So now that we’ve identified some of the problems that come with road construction, what might be some of the solutions? Hopefully obvious is the suggestion of preplanning. I hate to admit it, but in this part of the state, preplanning seems to be a different language that most are not interested in learning. Being proactive in this case has advantages (in my opinion) beyond measure. First and foremost, are there alternate routes throughout the fire district that can be used for responses during road construction times? Is there opportunity for meeting with City, County, or State Department of Transportation bosses to discuss the impact of construction vs emergency responses through the proposed construction zones? I’ve learned about and, as recently as yesterday, encountered temporary solar powered traffic control (signal) devices that are controlled by live camera feed. In other words, somewhere offsite is a live feed of the traffic control device, whereby the person monitoring the feed could change the signal to allow for emergency vehicles (understanding that they would have to clear all oncoming traffic before changing the signal). Perhaps ask if these types of signal devices are available and appropriate for the areas in your district impacted by construction? Another option would be to talk with your mutual aid partners that might have better access to a given area or areas within your response area than you do, during these times of road re-surfacing. To the extent that you can, preplan, preplan, preplan. Lives (including yours) hang in the balance.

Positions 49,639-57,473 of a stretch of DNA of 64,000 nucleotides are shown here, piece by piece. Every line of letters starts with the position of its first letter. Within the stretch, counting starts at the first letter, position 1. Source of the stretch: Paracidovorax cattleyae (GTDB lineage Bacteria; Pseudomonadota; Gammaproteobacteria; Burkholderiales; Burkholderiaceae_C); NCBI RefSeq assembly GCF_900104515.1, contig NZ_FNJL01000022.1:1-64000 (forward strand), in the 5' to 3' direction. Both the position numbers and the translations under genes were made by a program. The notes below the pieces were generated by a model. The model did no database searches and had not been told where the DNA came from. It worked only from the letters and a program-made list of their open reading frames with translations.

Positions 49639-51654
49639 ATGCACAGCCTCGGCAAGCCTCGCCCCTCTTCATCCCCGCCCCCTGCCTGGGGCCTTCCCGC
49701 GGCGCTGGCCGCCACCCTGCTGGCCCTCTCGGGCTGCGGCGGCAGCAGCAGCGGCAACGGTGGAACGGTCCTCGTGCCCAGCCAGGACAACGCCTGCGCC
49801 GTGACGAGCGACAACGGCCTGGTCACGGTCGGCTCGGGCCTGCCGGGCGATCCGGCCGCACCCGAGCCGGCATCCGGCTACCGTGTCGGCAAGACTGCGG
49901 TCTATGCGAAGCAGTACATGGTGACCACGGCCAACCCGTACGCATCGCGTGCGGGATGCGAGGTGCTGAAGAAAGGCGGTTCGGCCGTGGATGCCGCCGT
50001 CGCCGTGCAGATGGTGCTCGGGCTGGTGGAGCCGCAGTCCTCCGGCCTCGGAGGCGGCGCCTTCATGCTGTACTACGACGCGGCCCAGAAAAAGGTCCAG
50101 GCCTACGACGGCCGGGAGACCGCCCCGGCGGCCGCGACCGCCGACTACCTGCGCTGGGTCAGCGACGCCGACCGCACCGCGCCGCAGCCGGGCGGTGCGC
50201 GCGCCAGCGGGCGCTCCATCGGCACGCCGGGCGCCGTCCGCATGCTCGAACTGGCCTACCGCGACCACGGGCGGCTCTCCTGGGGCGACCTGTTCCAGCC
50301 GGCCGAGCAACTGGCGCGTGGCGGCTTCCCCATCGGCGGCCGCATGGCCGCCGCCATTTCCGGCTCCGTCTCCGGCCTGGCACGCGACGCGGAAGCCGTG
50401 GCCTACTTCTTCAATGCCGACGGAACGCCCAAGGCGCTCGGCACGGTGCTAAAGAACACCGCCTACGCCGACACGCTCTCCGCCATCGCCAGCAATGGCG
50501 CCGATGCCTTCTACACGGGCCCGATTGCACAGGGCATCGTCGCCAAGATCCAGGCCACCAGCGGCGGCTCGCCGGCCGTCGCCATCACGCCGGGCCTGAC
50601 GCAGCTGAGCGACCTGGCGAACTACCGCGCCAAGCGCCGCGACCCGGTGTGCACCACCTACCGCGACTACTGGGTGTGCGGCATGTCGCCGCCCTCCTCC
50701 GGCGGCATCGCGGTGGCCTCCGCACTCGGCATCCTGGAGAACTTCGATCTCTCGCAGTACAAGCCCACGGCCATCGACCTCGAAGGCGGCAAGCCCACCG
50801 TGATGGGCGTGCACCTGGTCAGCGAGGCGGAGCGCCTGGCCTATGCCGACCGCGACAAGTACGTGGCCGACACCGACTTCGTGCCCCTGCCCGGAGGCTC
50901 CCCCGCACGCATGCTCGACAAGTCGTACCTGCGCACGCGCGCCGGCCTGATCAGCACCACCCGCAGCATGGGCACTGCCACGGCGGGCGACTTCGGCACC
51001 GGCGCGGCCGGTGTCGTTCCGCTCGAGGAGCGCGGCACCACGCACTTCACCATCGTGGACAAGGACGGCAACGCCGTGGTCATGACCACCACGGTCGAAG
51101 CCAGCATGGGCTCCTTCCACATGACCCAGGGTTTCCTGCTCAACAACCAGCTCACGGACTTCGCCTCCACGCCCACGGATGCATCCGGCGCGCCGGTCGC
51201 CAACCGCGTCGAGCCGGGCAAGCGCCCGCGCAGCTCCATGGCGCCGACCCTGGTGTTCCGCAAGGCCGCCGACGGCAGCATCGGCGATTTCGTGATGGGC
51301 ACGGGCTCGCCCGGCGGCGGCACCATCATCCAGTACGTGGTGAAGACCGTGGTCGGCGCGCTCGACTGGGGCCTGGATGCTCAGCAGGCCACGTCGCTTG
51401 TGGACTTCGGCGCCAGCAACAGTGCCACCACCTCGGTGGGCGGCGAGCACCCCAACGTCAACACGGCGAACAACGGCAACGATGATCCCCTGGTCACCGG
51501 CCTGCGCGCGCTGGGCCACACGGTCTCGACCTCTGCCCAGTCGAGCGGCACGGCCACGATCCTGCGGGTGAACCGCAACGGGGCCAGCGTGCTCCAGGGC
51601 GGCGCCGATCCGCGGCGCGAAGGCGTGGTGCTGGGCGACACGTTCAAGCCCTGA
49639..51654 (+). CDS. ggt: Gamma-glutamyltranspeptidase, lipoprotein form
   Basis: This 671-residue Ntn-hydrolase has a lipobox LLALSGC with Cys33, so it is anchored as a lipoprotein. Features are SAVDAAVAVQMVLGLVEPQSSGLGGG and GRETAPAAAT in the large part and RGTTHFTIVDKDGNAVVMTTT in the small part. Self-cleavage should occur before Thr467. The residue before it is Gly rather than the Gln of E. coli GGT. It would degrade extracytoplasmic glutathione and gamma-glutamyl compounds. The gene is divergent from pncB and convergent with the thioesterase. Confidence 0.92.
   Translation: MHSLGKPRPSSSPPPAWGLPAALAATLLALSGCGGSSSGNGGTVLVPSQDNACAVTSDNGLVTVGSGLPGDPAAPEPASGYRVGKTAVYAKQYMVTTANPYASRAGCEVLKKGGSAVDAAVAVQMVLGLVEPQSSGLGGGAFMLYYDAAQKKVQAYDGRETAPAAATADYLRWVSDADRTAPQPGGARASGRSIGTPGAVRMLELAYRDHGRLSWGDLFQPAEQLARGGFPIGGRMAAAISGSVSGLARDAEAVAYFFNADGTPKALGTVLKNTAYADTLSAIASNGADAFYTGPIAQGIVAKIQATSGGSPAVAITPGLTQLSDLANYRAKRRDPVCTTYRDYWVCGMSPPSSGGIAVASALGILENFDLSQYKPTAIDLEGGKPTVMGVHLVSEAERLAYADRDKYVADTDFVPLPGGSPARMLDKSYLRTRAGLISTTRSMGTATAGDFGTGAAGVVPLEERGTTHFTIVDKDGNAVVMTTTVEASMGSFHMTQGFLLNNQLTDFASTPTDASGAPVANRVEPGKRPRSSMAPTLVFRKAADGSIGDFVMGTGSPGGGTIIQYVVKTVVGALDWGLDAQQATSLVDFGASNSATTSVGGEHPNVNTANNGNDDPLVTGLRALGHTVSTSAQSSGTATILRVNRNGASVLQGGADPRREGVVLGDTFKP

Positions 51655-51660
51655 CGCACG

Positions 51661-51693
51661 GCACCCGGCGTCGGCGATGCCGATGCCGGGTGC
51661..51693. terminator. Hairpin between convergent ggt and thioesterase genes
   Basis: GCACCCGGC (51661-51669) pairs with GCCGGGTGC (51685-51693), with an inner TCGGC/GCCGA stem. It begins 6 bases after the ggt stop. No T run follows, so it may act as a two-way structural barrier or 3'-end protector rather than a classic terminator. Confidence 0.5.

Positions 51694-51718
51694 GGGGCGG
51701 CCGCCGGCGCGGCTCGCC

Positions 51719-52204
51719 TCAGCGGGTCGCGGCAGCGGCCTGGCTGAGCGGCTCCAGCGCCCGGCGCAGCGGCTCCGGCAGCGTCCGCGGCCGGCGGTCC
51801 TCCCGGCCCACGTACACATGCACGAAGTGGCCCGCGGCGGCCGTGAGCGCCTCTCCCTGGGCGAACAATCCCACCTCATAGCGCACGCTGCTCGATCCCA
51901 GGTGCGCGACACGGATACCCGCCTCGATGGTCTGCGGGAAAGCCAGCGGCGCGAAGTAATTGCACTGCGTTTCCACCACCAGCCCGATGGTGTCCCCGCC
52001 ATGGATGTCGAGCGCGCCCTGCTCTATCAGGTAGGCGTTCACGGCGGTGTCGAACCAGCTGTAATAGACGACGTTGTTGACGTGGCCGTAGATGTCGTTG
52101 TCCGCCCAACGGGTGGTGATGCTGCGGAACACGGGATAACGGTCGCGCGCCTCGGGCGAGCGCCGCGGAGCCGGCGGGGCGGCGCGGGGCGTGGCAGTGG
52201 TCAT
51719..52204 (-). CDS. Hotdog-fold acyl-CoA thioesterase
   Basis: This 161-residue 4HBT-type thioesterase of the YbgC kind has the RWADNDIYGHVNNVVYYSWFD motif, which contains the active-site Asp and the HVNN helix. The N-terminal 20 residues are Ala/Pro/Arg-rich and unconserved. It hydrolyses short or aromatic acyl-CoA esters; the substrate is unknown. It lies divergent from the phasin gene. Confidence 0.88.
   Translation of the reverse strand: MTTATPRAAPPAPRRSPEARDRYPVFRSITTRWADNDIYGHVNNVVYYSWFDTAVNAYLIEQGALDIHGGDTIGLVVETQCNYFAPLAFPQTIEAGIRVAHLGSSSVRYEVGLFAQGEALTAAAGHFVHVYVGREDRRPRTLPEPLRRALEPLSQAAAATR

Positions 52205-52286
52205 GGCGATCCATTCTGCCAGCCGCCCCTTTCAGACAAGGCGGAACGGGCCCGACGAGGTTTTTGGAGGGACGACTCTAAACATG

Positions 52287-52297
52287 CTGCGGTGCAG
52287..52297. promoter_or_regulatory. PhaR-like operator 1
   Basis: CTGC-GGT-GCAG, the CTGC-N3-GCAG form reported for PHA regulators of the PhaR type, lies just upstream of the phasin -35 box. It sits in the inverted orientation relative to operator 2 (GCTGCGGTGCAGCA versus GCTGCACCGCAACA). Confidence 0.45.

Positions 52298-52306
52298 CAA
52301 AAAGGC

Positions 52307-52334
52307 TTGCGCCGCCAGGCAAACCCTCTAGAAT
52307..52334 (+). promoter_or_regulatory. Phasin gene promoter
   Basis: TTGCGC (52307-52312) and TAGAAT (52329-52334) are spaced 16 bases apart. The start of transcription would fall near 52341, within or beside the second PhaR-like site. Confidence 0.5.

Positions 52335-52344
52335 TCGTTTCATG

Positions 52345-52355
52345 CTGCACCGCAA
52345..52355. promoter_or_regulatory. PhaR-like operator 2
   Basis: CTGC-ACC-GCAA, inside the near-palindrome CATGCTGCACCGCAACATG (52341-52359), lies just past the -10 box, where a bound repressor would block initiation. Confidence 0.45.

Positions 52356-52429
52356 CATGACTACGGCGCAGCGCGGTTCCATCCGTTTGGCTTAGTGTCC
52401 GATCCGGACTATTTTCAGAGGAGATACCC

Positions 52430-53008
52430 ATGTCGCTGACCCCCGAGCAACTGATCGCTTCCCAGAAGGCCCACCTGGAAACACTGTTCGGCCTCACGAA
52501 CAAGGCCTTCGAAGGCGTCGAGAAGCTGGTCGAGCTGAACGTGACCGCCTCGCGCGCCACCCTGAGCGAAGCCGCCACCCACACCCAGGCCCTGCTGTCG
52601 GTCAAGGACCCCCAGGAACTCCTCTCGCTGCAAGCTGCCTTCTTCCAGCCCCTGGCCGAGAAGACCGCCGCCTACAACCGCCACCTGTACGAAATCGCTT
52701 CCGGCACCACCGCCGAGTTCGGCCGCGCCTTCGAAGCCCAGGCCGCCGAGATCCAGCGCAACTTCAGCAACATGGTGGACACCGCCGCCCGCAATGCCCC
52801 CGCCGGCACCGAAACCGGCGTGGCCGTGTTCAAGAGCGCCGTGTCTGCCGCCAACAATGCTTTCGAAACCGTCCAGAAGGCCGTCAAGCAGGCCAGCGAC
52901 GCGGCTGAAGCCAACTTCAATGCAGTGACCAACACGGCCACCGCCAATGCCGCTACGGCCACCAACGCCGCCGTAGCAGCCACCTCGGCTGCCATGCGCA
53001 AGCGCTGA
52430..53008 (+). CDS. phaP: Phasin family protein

I love where I live, and wouldn’t trade it for anything….but…..we have none of the aforementioned options available to us here. With road construction challenges in mind, think about this: under the best of circumstances, the closest available ambulance to the border of our fire district is 22 miles away. If we are on the northern aspect of the district, that same ambulance can be 40 miles away. Add road construction traffic into that equation.
Secondary traffic incidents involving emergency service personnel are NO joke. Keep your heads on a swivel, and (if you can) try to not turn your backs on oncoming traffic. At least get into the habit of looking to see where you might be able to bail out to in the event you see something bad coming your way. Highway-related responses require the ultimate in situational awareness.
CARL J. HADDON is a member of the Fire Apparatus & Emergency Equipment Editorial Advisory Board and the director of Five Star Fire Training LLC, which is sponsored, in part, by Volvo North America. He served as assistant chief and fire commissioner for the North Fork (ID) Fire Department and is a career veteran of more than 25 years in the fire and EMS services in southern California. He is a certified Level 2 fire instructor and an ISFSI member and teaches Five Star Auto Extrication and NFPA 610 classes across the country.